I appreciate that the power button moved to a less vulnerable spot too. It’s now on the back where I’m less likely to accidentally trigger it, but it’s accessible enough that I don’t have to reach for it when I need it. In this sense, it’s a better placement than the Kobo Aura H2O, which has it on the top edge.
In the end, my reservations about the appearance and tactility of the back are mostly offset by the beauty of the front, and I quickly forgot about the ugly back thanks to the official Amazon case.
Above the Fold
When I first saw the “Origami” cover, I was skeptical and, frankly, a bit confused. It’s an aggressively bold design, and it’s difficult to grasp how exactly it works until you’ve had an opportunity to hold and use it.
Now that I have, I’m surprised by how great it is. I expected an awkward, different-for-the-sake-of-being-different type of thing, but it turns out to be a brilliant and innovative re-thinking of a simple problem.
The cover opens vertically, like a reporter’s notepad, instead of the familiar book-like cover of the Paperwhite. Its folding panels allow it to form a stand that holds the Voyage up like a picture frame. For those of us who like to rest Kindles on their sides while reading in bed, this is even better than trying to make a tent out of the Paperwhite case because it works equally well on either side.
Perhaps my favourite feature of the cover is how easy it is to get the Voyage itself in and out. Instead of pulling and fighting the frames like a sturdy smartphone case, the Voyage simply slots into the Origami cover from the top, with strong magnets holding it firmly in place. Removing it is as simple as flipping open the cover and gently pushing the Voyage up and out.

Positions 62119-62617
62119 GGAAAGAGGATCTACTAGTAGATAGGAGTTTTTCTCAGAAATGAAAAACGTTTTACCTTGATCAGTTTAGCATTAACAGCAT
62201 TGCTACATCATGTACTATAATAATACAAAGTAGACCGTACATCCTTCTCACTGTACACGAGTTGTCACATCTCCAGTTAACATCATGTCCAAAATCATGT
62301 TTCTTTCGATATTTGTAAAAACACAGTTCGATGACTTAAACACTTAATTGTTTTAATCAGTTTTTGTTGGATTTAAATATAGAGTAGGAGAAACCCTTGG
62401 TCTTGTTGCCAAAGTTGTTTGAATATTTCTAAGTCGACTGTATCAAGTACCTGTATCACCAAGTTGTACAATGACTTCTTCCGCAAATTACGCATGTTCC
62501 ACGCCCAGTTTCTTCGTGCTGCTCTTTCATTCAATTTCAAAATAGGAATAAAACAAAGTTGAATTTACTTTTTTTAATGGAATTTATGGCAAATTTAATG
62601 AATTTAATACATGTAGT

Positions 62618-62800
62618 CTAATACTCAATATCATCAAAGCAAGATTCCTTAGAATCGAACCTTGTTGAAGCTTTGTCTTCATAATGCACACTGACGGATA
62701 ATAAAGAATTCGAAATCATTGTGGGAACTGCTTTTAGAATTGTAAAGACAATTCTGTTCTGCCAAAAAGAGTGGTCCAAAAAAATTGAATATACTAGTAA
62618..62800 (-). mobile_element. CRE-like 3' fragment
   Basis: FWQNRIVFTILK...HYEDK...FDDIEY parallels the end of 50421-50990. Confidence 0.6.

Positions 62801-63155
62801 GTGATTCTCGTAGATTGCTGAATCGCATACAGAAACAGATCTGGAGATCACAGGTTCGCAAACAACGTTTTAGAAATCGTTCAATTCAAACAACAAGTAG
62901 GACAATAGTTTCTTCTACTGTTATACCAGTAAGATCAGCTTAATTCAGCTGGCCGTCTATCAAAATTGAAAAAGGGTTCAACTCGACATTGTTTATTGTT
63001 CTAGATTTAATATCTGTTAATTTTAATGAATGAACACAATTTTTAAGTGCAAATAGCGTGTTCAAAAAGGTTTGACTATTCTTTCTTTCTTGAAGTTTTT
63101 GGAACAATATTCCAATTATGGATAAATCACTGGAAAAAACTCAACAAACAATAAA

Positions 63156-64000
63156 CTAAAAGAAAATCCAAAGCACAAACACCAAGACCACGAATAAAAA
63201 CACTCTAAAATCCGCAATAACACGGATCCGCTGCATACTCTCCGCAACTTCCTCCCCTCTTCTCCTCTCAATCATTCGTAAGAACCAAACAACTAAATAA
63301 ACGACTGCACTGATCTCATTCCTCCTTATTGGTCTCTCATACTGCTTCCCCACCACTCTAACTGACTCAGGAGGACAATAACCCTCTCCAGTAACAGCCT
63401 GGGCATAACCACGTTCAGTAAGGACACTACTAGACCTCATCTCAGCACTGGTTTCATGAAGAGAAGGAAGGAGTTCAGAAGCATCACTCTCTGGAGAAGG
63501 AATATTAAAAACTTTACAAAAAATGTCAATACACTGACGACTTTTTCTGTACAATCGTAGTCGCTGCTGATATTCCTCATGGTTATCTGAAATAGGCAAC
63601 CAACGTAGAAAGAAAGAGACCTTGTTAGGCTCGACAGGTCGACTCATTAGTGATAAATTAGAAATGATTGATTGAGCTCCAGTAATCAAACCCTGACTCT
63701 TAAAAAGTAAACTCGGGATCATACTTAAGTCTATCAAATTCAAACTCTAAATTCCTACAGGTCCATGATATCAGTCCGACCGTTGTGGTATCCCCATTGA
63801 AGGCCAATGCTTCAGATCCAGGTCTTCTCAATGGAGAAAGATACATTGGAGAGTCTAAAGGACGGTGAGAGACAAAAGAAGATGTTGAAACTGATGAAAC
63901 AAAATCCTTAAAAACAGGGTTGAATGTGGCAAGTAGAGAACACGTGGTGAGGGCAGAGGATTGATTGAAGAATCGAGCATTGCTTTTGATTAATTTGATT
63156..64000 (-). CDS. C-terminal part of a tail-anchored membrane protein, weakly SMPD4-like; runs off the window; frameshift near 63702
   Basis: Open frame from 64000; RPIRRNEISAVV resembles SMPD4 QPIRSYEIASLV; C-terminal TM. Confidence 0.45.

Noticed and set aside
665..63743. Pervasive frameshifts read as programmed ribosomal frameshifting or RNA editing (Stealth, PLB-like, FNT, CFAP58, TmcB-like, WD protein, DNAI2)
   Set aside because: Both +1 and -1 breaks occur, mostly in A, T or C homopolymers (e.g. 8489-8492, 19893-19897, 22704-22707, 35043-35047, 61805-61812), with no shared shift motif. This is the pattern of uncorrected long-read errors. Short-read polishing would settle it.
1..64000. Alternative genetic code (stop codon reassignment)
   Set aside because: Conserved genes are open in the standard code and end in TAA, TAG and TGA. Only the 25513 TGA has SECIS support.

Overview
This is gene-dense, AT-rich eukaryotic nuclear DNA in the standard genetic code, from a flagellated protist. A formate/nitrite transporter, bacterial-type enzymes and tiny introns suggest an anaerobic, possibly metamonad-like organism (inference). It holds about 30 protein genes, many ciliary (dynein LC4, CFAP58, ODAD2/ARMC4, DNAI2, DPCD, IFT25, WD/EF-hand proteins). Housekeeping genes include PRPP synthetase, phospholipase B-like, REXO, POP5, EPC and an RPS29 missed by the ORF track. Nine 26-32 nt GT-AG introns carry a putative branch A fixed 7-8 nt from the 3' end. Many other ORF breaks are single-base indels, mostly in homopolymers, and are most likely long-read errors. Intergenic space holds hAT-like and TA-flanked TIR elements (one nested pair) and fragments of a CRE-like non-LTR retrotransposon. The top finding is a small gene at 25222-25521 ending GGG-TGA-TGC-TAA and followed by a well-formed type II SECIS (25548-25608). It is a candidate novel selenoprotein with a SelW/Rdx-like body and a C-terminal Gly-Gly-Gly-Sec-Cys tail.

It’s brilliant, simple, and very satisfying.
I was using the leather version of the Origami cover, and its subtle patina lent the ensemble a much more luxurious feel than the Voyage alone can muster.
I consider the cover a must-have.
Turning the Page
Setting aside the physical differences, the Voyage and third generation Paperwhite are more alike than different when it comes to actual reading. As for the Kobo side of things, everything I’ve already written on the subject still holds true.
More specifically, the Voyage and Paperwhite now run the same version of the Kindle software, meaning both have access to the advanced typesetting features and Bookerly font (for compatible books). Simiarly, both screens are high-resolution 300ppi panels. But they’re not quite identical—the Voyage has an ambient light sensor that automatically adjusts display brightness, while the Paperwhite does not.
This is a small convenience, not a major differentiating factor, which is how I would characterize a lot of the differences between the Kindle Voyage and its mainstream Paperwhite cousin.